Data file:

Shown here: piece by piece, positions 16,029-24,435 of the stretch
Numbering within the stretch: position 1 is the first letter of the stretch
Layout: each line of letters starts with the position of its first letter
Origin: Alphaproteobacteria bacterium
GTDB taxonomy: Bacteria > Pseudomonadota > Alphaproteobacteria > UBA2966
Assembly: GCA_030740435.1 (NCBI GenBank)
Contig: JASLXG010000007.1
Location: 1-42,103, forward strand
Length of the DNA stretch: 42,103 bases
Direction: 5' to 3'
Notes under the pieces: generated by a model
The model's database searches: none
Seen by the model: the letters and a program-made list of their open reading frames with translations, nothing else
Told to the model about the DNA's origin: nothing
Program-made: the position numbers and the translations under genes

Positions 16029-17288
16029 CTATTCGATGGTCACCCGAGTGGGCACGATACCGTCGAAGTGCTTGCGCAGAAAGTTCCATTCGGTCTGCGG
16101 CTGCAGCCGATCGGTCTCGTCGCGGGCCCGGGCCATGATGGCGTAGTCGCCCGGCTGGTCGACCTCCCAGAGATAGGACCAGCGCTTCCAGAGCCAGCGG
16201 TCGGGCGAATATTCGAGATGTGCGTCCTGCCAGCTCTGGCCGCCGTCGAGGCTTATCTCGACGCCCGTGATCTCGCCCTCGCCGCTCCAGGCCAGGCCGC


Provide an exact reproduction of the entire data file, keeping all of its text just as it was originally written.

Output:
Shown here: piece by piece, positions 16,029-24,435 of the stretch
Numbering within the stretch: position 1 is the first letter of the stretch
Layout: each line of letters starts with the position of its first letter
Origin: Alphaproteobacteria bacterium
GTDB taxonomy: Bacteria > Pseudomonadota > Alphaproteobacteria > UBA2966
Assembly: GCA_030740435.1 (NCBI GenBank)
Contig: JASLXG010000007.1
Location: 1-42,103, forward strand
Length of the DNA stretch: 42,103 bases
Direction: 5' to 3'
Notes under the pieces: generated by a model
The model's database searches: none
Seen by the model: the letters and a program-made list of their open reading frames with translations, nothing else
Told to the model about the DNA's origin: nothing
Program-made: the position numbers and the translations under genes

Positions 16029-17288
16029 CTATTCGATGGTCACCCGAGTGGGCACGATACCGTCGAAGTGCTTGCGCAGAAAGTTCCATTCGGTCTGCGG
16101 CTGCAGCCGATCGGTCTCGTCGCGGGCCCGGGCCATGATGGCGTAGTCGCCCGGCTGGTCGACCTCCCAGAGATAGGACCAGCGCTTCCAGAGCCAGCGG
16201 TCGGGCGAATATTCGAGATGTGCGTCCTGCCAGCTCTGGCCGCCGTCGAGGCTTATCTCGACGCCCGTGATCTCGCCCTCGCCGCTCCAGGCCAGGCCGC